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Thread: Intel Ivy Bridge Acceleration Of UXA vs. SNA

  1. #1
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    Default Intel Ivy Bridge Acceleration Of UXA vs. SNA

    Phoronix: Intel Ivy Bridge Acceleration Of UXA vs. SNA

    It's been a few months since last delivering any Intel SNA acceleration architecture benchmarks but with all of the many recent xf86-video-intel 2.20.x driver releases, here's some new benchmarks comparing the UXA and SNA acceleration back-ends for Intel's Ivy Bridge hardware.

    http://www.phoronix.com/vr.php?view=18237

  2. #2
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    Turning on SNA for any supported Intel HD graphics hardware generation is as easy as setting the "AccelMethod" option within the xorg.conf configuration file to "SNA" as its value.
    Seeing instructions like this just makes me depressed. A person should not have to hand edit files when it comes to graphic options. Even an ncurses config app would be an improvement.

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    Quote Originally Posted by deanjo View Post
    Seeing instructions like this just makes me depressed. A person should not have to hand edit files when it comes to graphic options. Even an ncurses config app would be an improvement.
    driconf, obviously. Though, I don't know if it was patched to support SNA Accelmethod.

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    Quote Originally Posted by deanjo View Post
    Seeing instructions like this just makes me depressed. A person should not have to hand edit files when it comes to graphic options.
    It will become the default once it is ready to become the default. Usually there is a reason it is not the default.

    As a normal user you wouldn't change your ddx acceleration anyway, would you?

    The better method by the way is creating a file
    /etc/X11/xorg.conf.d/20-intel.conf
    with
    Code:
    Section "Device"
       Identifier  "Intel Graphics"
       Driver      "intel"
       Option      "AccelMethod"  "sna"
    EndSection
    For some reason this is probably going to interfere with prime.

    You could also compile xf86-video-intel with --with-default-accel=sna so you won't have to do anything.

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    Quote Originally Posted by ChrisXY View Post
    It will become the default once it is ready to become the default. Usually there is a reason it is not the default.

    As a normal user you wouldn't change your ddx acceleration anyway, would you?

    The better method by the way is creating a file
    /etc/X11/xorg.conf.d/20-intel.conf
    with
    Code:
    Section "Device"
       Identifier  "Intel Graphics"
       Driver      "intel"
       Option      "AccelMethod"  "sna"
    EndSection
    For some reason this is probably going to interfere with prime.

    You could also compile xf86-video-intel with --with-default-accel=sna so you won't have to do anything.
    To change graphics options, a person should not have to fart around with text based entries, period. Old sax2 in suse used to provide a simple manageable gui that would create the entries in xorg.conf, all you had to do is fire up the gui, select the option you wanted and restart x. Bang, done.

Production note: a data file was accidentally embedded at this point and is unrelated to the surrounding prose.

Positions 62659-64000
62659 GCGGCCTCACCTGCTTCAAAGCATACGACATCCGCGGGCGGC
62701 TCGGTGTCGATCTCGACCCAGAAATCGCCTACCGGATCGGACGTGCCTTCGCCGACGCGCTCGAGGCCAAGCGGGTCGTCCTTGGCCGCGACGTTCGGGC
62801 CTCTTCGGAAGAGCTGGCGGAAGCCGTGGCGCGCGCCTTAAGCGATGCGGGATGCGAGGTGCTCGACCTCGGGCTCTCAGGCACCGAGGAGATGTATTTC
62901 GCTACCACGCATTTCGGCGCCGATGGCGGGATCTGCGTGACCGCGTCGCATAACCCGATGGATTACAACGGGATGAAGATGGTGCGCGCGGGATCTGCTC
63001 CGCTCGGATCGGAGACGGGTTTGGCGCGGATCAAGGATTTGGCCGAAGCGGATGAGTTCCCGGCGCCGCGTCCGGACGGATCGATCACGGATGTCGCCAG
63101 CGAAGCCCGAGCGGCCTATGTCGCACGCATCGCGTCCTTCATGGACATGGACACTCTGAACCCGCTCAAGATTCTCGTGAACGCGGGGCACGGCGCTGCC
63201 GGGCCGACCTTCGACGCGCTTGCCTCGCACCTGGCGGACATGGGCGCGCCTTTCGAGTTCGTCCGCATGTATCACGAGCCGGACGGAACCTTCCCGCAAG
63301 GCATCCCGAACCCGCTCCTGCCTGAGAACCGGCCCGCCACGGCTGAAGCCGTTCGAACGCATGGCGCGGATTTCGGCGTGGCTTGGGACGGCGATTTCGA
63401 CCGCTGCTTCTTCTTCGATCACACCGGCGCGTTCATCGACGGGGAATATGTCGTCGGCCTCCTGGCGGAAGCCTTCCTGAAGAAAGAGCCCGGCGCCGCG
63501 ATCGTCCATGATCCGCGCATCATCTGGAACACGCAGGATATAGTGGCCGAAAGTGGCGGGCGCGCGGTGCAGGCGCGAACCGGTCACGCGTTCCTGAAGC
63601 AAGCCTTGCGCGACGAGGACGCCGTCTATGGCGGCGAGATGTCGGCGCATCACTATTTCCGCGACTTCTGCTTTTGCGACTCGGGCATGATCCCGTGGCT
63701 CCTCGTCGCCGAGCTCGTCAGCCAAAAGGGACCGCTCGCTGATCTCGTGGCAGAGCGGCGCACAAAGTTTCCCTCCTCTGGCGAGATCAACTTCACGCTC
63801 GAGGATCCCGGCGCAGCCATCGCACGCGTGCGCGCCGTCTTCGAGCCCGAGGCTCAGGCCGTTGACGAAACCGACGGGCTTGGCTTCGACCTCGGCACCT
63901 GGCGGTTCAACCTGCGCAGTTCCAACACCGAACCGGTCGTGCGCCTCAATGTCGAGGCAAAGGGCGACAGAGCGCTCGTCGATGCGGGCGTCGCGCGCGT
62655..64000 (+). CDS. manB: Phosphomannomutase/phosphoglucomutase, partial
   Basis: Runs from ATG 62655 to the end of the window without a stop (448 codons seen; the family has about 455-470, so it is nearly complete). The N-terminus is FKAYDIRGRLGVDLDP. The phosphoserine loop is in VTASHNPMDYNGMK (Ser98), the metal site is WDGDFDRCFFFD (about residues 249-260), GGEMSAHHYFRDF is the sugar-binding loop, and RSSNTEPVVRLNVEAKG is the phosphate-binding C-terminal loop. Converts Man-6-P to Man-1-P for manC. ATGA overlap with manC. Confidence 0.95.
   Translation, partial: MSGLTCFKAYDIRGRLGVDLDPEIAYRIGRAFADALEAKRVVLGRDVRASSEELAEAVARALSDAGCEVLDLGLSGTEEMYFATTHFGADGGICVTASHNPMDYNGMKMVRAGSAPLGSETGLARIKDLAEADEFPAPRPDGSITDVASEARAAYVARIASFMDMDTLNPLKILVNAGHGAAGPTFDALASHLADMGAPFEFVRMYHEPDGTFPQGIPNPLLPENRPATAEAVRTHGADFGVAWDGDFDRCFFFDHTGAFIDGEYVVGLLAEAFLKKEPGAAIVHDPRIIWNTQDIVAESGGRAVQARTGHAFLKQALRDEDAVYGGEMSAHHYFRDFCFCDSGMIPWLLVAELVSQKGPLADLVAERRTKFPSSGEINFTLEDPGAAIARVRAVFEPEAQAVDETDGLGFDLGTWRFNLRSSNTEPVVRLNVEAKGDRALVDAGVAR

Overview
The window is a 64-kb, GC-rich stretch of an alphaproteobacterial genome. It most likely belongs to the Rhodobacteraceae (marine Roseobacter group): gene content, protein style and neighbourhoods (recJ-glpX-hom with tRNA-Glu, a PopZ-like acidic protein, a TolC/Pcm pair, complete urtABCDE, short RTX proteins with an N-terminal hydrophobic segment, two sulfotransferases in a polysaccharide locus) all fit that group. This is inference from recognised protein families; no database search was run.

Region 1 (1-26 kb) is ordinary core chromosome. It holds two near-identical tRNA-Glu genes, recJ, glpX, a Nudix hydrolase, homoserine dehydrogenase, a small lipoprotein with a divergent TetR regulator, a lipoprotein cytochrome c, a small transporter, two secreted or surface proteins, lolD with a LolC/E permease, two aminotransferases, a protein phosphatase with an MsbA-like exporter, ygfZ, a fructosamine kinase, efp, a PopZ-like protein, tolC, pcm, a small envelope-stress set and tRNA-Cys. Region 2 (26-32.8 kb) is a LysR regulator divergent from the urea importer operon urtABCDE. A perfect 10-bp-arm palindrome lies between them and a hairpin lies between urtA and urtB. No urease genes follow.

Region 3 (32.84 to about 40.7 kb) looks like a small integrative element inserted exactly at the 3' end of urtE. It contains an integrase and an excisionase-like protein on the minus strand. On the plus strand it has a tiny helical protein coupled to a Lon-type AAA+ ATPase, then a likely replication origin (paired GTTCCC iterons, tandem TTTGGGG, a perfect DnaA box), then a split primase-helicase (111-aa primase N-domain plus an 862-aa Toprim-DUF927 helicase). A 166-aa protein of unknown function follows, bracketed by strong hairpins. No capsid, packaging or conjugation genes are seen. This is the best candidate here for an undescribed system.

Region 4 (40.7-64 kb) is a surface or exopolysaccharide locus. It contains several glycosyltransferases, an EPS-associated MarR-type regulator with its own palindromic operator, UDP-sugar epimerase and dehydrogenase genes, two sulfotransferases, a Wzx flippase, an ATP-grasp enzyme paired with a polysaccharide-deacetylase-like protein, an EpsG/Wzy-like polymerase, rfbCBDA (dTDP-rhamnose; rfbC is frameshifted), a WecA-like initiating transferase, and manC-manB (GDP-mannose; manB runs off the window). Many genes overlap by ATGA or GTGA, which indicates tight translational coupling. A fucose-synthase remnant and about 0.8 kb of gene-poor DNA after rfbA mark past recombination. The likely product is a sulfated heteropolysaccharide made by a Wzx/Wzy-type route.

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    Quote Originally Posted by crazycheese View Post
    driconf, obviously. Though, I don't know if it was patched to support SNA Accelmethod.
    A good configuration system should detect the new options and offer the available and applicable Boolean options. SaX2 did this and didn't require patching every time a new option was put into a driver.


    Last edited by deanjo; 12-06-2012 at 07:21 PM.

  7. #7
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    Quote Originally Posted by deanjo View Post
    A good configuration system should detect the new options and offer the available and applicable Boolean options. SaX2 did this and didn't require patching every time a new option was put into a driver.
    This is an extension, the primary cfg is set in text files with is the right way. "Detect" thing will fail in several cases, although its a good one. It still needs maintenance.
    Everything you wrote is non-exclusively correct, lets find a guy who implements it. :P

  8. #8
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    INTEL MAKE THIS THE DEFAULT



    signed: everyone who uses intel gfx

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    Quote Originally Posted by crazycheese View Post
    This is an extension, the primary cfg is set in text files with is the right way. "Detect" thing will fail in several cases, although its a good one. It still needs maintenance.
    Well I've been "maintaining" old SaX2 for my own usage and it still works extremely well for detecting the driver options without having to do anything to the detection code. The point is that in a modern operating system, a person should not have to be forced to hand editing files to enable features on a primary subsystem. I'm not saying to eliminate the option of hand editing but a gui should accommodate enabling of the features in a end user friendly way. It's just minor things like having to hand edit the config files that keep people away from linux.

  10. #10
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    For people not using opensuse, what happened to their conf tool? A short history on why this superior tool is no longer maintained would be useful.

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